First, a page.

Regional communities have always been cornerstones at Mozilla. From the days when they sprung up around localisation to today when they are involved in activities across the board, our local communities have impact on our products and mission. Mark Surman’s recent post outlined the formation and goals of the new Participation team. The key point is that we want to create a virtuous circle where our volunteer community has direct impact on our products, while at the same time getting value in the personal and professional lives. While radical participation is being setup for exploration, the good news is we have programs and structures that work today. The Community Development Team will be focusing in a couple of main areas. One is volunteer community leadership driven by changes in the Reps program. The other one is working with product/functional teams at Mozilla to better align with their priorities and identify projects to work on with impact. Participation infrastructure, aka community tools, is the glue that holds everything together.
For more context, please read these other posts from some of my team members.
- David Tenser – Brace for impact (in a good way!)
- Emma Irwin – Mozilla Community Education in 2015
- Rosana Ardila – Expanding the scope of the Mozilla Reps program
Where Does Regional Fit?
In a very broad sense, the Regional team will focus on the health of our local communities on the ground. Our communities, whether they be country-based (e.g. Mozilla Philippines) or a broader region (e.g. Mozilla Hispano) touch all parts of the globe. They range from small to large. While many Mozillians work individually and identify as part of a functional team, many more identify as part of a regional team. They are not mutually exclusive of course.
Why are they important?
- People: They enable people to connect from all walks of life behind a common mission. There is a sense of camaraderie, sharing, and fun.
- Language: l10n teams still have a crucial role in ensuring our products are localised, our product pages are translated, and our mission and the web ecosystem is understood by as many people on the planet as possible. There is still more work to do to make everything we do open to more languages.
- Culture: Understanding cultural norms is crucial for the organisation to adapt and apply our mission everywhere. Different cultures help shape and change Mozilla, for the better.
- Diversity: Input and opportunities for everyone give everything we do a rich foundation. It is reflected in our products, and in the way we work.
And there are more reasons. Regional communities have sprung up organically and are structured in many different ways. Mozilla India and Mozilla Hispano have working groups. In the Philippines, a Rep leads a functional area in the community such as localization, developer relations, FSA, education and women empowerment. Many have a strong online presence, with blogs, photo streams, social channels, and more. Some have community spaces for co-working and events. Find the community near you on our listings at mozilla.org.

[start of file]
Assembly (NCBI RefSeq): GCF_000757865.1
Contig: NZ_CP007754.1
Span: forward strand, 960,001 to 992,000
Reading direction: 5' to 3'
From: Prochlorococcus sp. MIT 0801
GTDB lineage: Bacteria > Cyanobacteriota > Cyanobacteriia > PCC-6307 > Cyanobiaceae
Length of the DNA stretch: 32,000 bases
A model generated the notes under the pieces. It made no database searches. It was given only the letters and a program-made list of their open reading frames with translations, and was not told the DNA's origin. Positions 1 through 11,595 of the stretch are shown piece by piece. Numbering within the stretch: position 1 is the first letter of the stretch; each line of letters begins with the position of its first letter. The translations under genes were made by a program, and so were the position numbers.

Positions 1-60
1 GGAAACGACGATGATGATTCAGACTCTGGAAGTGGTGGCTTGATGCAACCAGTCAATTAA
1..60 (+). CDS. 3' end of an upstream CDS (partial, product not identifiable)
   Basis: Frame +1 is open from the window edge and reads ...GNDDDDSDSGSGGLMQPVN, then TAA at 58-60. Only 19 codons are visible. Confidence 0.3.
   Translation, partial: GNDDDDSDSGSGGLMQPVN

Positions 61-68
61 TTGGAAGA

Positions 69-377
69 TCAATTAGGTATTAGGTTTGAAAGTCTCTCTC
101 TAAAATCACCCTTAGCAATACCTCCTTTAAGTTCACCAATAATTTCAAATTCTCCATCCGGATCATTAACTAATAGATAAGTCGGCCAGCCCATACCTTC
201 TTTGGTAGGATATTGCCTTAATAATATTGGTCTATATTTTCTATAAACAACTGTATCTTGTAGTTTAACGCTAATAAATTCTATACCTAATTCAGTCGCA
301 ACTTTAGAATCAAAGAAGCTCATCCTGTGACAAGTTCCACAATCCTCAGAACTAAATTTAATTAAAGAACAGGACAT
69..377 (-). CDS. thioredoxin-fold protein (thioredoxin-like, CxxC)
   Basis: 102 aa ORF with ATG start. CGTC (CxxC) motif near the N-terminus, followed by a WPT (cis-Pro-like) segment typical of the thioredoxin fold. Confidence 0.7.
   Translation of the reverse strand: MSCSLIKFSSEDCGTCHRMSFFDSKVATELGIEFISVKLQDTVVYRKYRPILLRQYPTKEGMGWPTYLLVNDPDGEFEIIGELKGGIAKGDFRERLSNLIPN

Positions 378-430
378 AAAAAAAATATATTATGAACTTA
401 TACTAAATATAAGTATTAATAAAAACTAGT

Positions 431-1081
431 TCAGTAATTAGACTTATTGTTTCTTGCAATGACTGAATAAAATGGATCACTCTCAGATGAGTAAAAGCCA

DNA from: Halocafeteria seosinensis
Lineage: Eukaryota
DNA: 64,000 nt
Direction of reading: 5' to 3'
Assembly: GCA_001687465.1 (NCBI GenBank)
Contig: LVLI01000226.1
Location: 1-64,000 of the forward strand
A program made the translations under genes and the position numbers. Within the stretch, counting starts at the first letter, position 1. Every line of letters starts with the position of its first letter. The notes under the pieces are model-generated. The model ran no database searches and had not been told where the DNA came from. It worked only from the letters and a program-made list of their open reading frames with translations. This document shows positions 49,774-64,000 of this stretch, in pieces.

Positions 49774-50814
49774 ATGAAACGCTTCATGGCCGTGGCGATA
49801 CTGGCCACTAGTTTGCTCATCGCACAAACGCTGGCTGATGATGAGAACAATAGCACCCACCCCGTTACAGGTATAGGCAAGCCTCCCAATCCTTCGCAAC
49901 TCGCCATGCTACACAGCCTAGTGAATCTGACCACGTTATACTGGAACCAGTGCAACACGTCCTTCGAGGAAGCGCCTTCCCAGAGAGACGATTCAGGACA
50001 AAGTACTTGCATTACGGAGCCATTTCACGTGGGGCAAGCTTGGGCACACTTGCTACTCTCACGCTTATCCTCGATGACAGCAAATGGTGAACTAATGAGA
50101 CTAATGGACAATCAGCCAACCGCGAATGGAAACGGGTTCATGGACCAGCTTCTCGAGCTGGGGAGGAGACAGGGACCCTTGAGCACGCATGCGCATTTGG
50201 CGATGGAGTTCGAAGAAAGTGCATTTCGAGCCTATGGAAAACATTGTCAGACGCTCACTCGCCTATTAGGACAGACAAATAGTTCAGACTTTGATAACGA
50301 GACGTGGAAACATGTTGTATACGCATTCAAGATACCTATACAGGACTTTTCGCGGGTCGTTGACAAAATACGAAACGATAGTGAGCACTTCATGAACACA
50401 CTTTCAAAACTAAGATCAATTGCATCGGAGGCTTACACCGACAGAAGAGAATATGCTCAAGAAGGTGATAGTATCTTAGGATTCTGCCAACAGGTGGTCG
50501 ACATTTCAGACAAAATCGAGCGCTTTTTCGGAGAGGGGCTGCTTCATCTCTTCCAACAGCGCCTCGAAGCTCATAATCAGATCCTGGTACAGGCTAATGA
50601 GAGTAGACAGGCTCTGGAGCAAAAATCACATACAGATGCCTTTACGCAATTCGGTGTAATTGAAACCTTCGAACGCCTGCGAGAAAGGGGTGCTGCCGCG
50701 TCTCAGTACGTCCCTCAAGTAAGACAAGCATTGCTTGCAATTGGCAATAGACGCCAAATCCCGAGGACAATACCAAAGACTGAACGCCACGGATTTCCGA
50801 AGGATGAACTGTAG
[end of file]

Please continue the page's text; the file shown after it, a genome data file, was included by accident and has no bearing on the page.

The focus for 2015 and beyond will be:
- Support our communities to be set up for success. This is of course catch-all, but worth calling out explicitly. Community Health is the foundation from which everything else follows.
- Continue aligning communities towards product and functional impact. Today, our products such as Firefox and Firefox OS are our primary levers for carrying out our mission. They give us influence. I think in the last few years, via events such as Summits, brownbags, Mozillians email, and other channels we have done a good job of reminding people what work will make the biggest impact.
- Support functional teams: How can Mozillians be more embedded in teams in the organisation? One way is via a number of pilots we’ll be doing throughout the year, matching volunteers to projects that will help move things forward.
- Leadership: Not just in the sense of community leaders, but how can we empower all Mozillians to be leaders. This could mean a project leader, a functional lead, an events lead, a policy lead, a recruitment lead, and so on. Beyond Mozilla, how can we help Mozillians be leaders in other parts of their lives? The Reps program will be focusing on leadership this year and we will be working closely together.
- Support: How can help in structuring communities for optimal impact? What processes can we put in place to detect discord in communities earlier and act before it gets out of hand.
- Reconnect: Communications are crucial. We want to hear your ideas what you are doing, and we as regional community managers want to communicate plans, priorities and pointers with you.
Our regional sub-team is myself (EMEA), Gen Kanai (Asia), and Guillermo Movia (LATAM). If you live in other parts of the world, we have you covered as well. William Quiviger, who has substantial regional community building experience, will be providing guidance and support. As we proceed we will be evaluating the need for other resources.
How Can You Help?
You can help primarily by becoming more involved in your local community. Together we are stronger. Even if that means giving constructive criticism to help the community adapt and grow. As outlined above, some of our goals are not fully defined. Help us define them. Start conversations within your community on what they all mean to you. Coming very soon, we will be sending out a survey with a focus on finding out more about our regional communities. Please fill it out to help us get a better understanding of how we can support you.